PHOTO: Youth danced outside the Rosewood Cafe in East Portland in 2012. Many of them went to programs at the Police Activities League youth center on Northeast 172nd, which closed when it ran out of money in Feb. 2013.
Black youth in Multnomah County are 4.68 times more likely to end up in juvenile court than white youth. Once involved with the juvenile justice system Hispanic youth in Multnomah County are more than three times as likely as white youth to go to a secure juvenile prison.
And the racial disparities in Multnomah County, home to 49 percent of Black youth and 16 percent of Hispanic youth are worse than for the State of Oregon overall.
Kim Bernard, research director for the department of community justice, distributed and explained a review of the current data on youth in the juvenile justice system at a meeting of the Local Public Safety Coordinating Council, the county-led group that works on criminal justice issues.
Judge Nan Waller, a longtime youth advocate, is spearheading a collaborative effort to reduce those figures. Reviewing the statistics –which are in line with recent numbers – was the first step, she said.
“This doesn’t explain why or anything else; it’s just the numbers,” Waller said at the meeting. “Our next big step is taking a look at the numbers and figuring out what if anything we can do to have an impact on them.”
In 2001 Multnomah County was hailed nationally for its success in reducing the disproportionate numbers of Black and Hispanic youth in juvenile detention.
Community Justice Director Scott Taylor said that while the numbers could seem overwhelming, the county had reduced disparities by changing the way detention staff assessed risk when they evaluated youth.
But Waller said that family supports and youth programs that helped prevent youth from getting into trouble in the first place, were cut in following years, and the numbers began to climb again. We need to put more money into prevention, she said.
“It wasn’t just the risk assessments. It was also the services we had in place,” she said. “That moment when we started to see overrepresentation growing just paralleled the budget cuts… to services we had in the community – to our family centers where families could go –long before things ever got to juvenile court –to get resources.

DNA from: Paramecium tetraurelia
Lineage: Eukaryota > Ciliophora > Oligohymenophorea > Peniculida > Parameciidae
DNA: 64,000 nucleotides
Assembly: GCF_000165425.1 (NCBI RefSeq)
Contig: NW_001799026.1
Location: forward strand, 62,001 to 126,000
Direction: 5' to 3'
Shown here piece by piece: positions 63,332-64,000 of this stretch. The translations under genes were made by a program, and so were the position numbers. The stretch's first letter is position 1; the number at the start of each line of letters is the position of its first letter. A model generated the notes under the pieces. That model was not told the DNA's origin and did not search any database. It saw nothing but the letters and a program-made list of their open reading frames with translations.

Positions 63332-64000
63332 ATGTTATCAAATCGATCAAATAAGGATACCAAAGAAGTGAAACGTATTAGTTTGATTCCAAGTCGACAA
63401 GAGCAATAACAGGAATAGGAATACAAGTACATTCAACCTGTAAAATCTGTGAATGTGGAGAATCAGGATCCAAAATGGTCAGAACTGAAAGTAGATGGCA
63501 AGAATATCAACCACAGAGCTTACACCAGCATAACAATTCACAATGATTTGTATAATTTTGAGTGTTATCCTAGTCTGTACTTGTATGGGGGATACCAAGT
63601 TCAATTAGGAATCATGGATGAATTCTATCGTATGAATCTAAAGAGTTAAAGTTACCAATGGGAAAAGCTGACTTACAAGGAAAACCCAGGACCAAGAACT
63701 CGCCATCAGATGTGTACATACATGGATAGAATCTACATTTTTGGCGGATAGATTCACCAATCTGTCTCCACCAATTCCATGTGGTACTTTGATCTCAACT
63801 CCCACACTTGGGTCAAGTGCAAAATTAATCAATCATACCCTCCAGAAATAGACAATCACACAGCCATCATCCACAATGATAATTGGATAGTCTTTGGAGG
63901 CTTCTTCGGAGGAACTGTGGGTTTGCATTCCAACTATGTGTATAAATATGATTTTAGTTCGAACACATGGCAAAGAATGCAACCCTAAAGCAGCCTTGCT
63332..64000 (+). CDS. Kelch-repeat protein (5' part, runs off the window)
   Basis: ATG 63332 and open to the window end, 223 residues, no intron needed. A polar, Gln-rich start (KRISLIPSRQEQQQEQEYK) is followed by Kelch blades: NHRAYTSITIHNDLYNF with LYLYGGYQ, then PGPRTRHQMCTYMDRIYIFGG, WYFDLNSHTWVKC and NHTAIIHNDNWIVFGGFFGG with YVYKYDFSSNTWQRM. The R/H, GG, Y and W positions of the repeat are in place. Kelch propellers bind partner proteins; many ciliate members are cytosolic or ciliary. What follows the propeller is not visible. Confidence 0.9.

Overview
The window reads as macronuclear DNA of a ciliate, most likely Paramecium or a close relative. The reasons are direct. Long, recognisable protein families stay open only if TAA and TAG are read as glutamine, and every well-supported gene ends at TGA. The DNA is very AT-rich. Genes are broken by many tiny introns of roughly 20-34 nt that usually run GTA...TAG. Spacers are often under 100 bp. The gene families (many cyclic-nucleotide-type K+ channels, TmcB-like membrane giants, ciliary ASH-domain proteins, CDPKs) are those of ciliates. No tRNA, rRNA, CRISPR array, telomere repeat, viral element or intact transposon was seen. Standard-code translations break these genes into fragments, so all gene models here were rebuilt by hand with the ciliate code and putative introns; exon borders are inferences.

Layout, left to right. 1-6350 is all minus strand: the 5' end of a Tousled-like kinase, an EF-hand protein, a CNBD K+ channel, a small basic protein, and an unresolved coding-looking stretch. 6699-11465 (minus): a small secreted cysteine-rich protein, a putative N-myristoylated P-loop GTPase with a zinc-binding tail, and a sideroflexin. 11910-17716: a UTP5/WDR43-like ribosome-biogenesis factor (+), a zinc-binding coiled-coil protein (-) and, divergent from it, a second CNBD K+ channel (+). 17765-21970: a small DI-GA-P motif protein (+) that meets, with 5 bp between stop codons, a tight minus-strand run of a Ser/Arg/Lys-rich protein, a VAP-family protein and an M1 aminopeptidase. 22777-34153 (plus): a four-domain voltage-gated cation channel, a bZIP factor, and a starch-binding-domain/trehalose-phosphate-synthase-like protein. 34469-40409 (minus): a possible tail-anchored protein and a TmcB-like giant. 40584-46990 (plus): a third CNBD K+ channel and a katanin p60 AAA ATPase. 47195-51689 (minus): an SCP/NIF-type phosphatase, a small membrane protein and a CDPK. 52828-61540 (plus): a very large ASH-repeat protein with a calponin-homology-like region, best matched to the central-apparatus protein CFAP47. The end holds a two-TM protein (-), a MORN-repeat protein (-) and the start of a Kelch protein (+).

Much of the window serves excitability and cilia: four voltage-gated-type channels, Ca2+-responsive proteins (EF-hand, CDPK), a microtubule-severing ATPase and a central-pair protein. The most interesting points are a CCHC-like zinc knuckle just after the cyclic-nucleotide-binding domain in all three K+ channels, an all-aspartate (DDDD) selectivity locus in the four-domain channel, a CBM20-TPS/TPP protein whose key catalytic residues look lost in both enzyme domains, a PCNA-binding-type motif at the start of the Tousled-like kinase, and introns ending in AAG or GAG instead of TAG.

“We know, I think, how to do some of this. But it’s not just changing our system. It’s putting in resources to the areas that need resources.”
Waller also pointed to community efforts to support youth and families, in particular a Black Male Achievement group led by black men.
Commissioner Shiprack said that Philadelphia Mayor Michael Nutter, issuing a call to action last September had identified the need to protect children from violence.
“He called for action to create a strategic plan to protect youth from all kinds of violence, including violence that leads to overrepresentation in the public safety system,” she said.
Multnomah County Commissioner Judy Shiprack said school districts need to come to the table and work with the group, because of the evidence showing that school suspensions and exclusions put youth at higher risk.
The data also shows that Black and Hispanic youth are less likely than white youth to have their cases dismissed, plea bargained or diverted before trial.
The LPSCC (said lip-sik) group meets monthly to bring together leaders from agencies across the county. Also at Tuesday’s meeting were: Multnomah County DA Rod Underhill; Scott Taylor, director of the Department of Community Justice; U.S Attorney Amanda Marshall, Christina McMahan,assistant director of juvenile services at the county; Shannon Wight with Partnership for Safety and Justice; Dwight Holton, CEO of Lines for Life; Rebecca Stavenjord working with the federal health violence prevention program, STRYVE, community justice staff, committee members and others.
The Multnomah County data also show:
Hispanic youth are more than twice as likely as whites to be tried as adults. Black youth are more than 1.3 times as likely to be tried as adults.
Hispanic youth are more than three times as likely as to go to a youth prison (“secure detention”) than white youth. Black youth are 1.79 times more likely than White youth to go to a youth prison.
CORRECTION: This article was corrected shortly after it was posted. It originally misstated the extent of the disparities by missing out a decimal point. We apologize for the error.